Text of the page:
Families who see this movie should talk about whether its wild exaggeration of family communication problems can be of help to families who are struggling to connect to each other. What can parents do to give gifted children the stimulation and support they need without making them feel isolated from friends and family? Eli says to Royal “I always wanted to be a Tenenbaum,” and Royal responds, “So did I.” What does that mean? Why did such accomplished children become such fragile adults? Why did Chas react to his wife’s death by becoming obsessed with safety?

Families who enjoy this movie will also enjoy “Rushmore.” Every family should see the Best Picture Oscar-winning “You Can’t Take it With You,” starring Jimmy Stewart.

The Road to El Dorado

posted by rkumar
B+
Lowest Recommended Age:Kindergarten - 3rd Grade
Movie Release Date:2000

Dreamworks SKG steps up to the Disney gold standard with this sensationally entertaining animated adventure. Kevin Kline and Kenneth Branaugh provide the voices for Miguel and Tulio, two loveable rogues who go off to the new world in search of excitement and gold. Contrary to the way most animated films are made, the producers put the two actors in the same room to record their dialogue, and it paid off. Kline and Branaugh, both classically trained and both masters of improvisation, brought humor and spontaneity to the relationship of the two characters that adds life and electricity to a medium that can often seem too staid. Think Butch Cassidy and the Sundance Kid crossed with Bob Hope and Bing Crosby. It is no coincidence that the “Road to” title and one of the best gags in the movie pay loving tribute to the Hope/Crosby series. The animation is terrific. The biggest challenge — making the character’s faces expressive without being caricatures — is especially well done. El Dorado itself is suitably magical, and the scenes with humor and tension are epertly handled, especially a high stakes basketball-style game and the climactic escape. Aside from the lackluster Elton John/Tim Rice score, this is an outstanding family movie.

The movie is set in 1519, as Cortes is planning “to conquer the new world for Spain, for glory and for gold.” Miguel and Tulio accidentally stow away, along with their one possession, a map to El Dorado, the legendary land of gold. They escape Cortes in a rowboat (taking a clever horse along with them!) and land on a coast that looks just like the one in their map. They follow the map to the city of gold, to be welcomed as gods by the friendly chief (voice of Edward James Olmos) and his less friendly priest Tzekel-Kan (voice of Armand Assante). They are also welcomed by Chell (voice of Rosie Perez), who knows they are con men, but promises to help them if they will take her with them when they go.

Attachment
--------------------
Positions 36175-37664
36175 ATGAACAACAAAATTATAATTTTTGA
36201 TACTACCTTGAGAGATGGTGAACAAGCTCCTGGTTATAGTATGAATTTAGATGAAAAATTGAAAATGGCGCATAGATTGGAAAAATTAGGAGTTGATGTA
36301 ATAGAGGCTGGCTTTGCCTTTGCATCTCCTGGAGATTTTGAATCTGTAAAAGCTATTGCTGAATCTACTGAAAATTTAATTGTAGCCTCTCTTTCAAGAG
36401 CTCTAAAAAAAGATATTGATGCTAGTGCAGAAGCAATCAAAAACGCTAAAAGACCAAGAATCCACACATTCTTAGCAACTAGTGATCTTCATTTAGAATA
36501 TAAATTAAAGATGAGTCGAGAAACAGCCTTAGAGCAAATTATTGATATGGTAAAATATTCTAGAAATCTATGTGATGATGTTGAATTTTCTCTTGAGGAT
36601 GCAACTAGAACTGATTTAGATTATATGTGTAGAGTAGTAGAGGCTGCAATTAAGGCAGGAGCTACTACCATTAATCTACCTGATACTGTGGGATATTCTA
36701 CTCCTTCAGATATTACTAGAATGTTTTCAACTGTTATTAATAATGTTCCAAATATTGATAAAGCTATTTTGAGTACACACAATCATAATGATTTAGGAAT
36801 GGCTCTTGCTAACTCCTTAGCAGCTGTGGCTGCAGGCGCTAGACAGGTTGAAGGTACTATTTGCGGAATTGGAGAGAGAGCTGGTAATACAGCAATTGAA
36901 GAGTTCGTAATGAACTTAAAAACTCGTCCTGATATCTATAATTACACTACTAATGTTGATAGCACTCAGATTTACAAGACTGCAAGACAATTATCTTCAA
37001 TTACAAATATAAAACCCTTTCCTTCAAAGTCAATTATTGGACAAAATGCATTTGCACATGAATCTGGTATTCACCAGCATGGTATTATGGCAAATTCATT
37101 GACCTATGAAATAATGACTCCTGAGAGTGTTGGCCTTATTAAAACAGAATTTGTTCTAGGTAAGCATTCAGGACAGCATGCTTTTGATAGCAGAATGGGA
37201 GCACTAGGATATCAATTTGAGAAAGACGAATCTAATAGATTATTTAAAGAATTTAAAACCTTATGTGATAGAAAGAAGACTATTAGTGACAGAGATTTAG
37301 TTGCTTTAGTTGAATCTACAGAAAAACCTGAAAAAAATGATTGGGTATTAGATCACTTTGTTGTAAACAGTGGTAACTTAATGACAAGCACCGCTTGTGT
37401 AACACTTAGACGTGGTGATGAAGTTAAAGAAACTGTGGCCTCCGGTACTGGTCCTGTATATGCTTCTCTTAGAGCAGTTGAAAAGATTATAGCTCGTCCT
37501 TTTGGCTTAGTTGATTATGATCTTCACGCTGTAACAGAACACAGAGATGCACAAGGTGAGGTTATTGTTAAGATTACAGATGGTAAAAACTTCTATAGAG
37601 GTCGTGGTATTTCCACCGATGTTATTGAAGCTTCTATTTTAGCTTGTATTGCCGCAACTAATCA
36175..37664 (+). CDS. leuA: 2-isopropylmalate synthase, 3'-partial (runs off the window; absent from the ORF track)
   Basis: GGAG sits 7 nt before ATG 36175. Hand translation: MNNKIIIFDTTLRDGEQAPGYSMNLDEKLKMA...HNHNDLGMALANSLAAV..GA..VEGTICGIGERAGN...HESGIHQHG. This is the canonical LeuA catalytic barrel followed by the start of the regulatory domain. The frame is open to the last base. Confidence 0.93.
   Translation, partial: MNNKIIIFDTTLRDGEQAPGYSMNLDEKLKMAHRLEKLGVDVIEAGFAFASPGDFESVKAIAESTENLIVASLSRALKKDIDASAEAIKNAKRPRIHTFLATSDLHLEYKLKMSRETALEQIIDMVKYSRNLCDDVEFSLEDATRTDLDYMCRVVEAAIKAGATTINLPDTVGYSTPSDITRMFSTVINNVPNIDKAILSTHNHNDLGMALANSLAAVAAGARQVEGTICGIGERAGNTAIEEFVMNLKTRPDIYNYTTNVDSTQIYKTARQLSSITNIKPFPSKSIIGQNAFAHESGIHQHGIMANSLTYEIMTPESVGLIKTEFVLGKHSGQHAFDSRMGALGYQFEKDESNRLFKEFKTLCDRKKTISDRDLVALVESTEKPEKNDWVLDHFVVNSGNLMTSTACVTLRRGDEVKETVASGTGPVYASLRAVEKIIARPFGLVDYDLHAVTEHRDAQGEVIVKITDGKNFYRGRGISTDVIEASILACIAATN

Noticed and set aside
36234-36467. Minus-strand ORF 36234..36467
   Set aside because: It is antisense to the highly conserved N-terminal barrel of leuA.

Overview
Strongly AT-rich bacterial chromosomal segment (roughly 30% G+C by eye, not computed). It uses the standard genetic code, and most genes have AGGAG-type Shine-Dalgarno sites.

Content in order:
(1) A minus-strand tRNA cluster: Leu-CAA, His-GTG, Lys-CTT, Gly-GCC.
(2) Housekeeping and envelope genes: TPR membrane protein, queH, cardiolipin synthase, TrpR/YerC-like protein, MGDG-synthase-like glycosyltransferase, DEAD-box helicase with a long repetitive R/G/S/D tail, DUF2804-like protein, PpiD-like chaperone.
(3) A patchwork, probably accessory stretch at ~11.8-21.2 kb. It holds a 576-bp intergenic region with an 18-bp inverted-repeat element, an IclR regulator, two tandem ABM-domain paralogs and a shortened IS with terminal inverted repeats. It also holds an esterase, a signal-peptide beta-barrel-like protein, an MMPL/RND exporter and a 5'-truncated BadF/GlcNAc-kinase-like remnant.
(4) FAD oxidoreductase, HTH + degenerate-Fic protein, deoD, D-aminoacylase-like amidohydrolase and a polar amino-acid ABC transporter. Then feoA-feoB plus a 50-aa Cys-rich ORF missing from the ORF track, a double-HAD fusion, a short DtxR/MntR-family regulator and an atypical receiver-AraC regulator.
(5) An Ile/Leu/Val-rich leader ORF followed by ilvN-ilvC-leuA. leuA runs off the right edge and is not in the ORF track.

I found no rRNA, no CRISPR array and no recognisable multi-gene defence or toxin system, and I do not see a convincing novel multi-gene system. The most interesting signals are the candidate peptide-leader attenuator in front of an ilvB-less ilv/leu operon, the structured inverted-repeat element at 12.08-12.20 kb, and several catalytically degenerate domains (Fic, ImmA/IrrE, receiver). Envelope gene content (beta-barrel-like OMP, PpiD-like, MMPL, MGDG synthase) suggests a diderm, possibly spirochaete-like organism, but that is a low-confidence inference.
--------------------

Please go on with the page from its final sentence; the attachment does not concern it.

As they struggle to behave like gods, Miguel and Tulio begin to care about what happens to the people of El Dorado, first from the power- hungry Tzekel-Kan and then from Cortes, who plans to plunder the city. Their friendly rivalry begins to get hostile as Miguel thinks of staying behind and Tulio and Chell fall in love. The final conflict forces them to find out what their priorities really are.

Families who watch this movie together should talk about how the characters decide what is important to them and how they decide what to do. When Miguel and Tulio think they are dying, they thank each other for their friendship and talk about what they most wanted in life –- adventure, gold, being remembered. How do their actions later on reflect these goals? Tulio says, “You know that voice that tells people to quit when they’re ahead? Miguel, you don’t have one.” What does that mean? Why does Miguel take risks that Tulio thinks are not wise? Talk about Tzekel-Kan’s view of people as disgusting and his statement that “people will not respect you unless they fear you.” Why does he think that? How does thinking that make him behave differently? Keep in mind that Tulio and Miguel are small-time con men, and ask kids if they think the end was fair, and whether Tulio and Miguel will continue to cheat people in the future. Kids with a lot of patience might enjoy trying to replicate the domino stunt in the movie, and older kids will enjoy learning more about Cortes and talking about the history of colonization.

Parents should know that this is not a Disney movie. It is rated PG for a couple of mild words, some brief nudity and suggestiveness, and some tense moments. Some families may object to Cortes’ reference to the disciples or to his calling Tzekel-Kan a “lying heathen.”

Families who enjoy this movie will enjoy the spectacular animated movie “The Thief and the Cobbler” and the Bob Hope and Bing Crosby classic, “The Road to Bali.”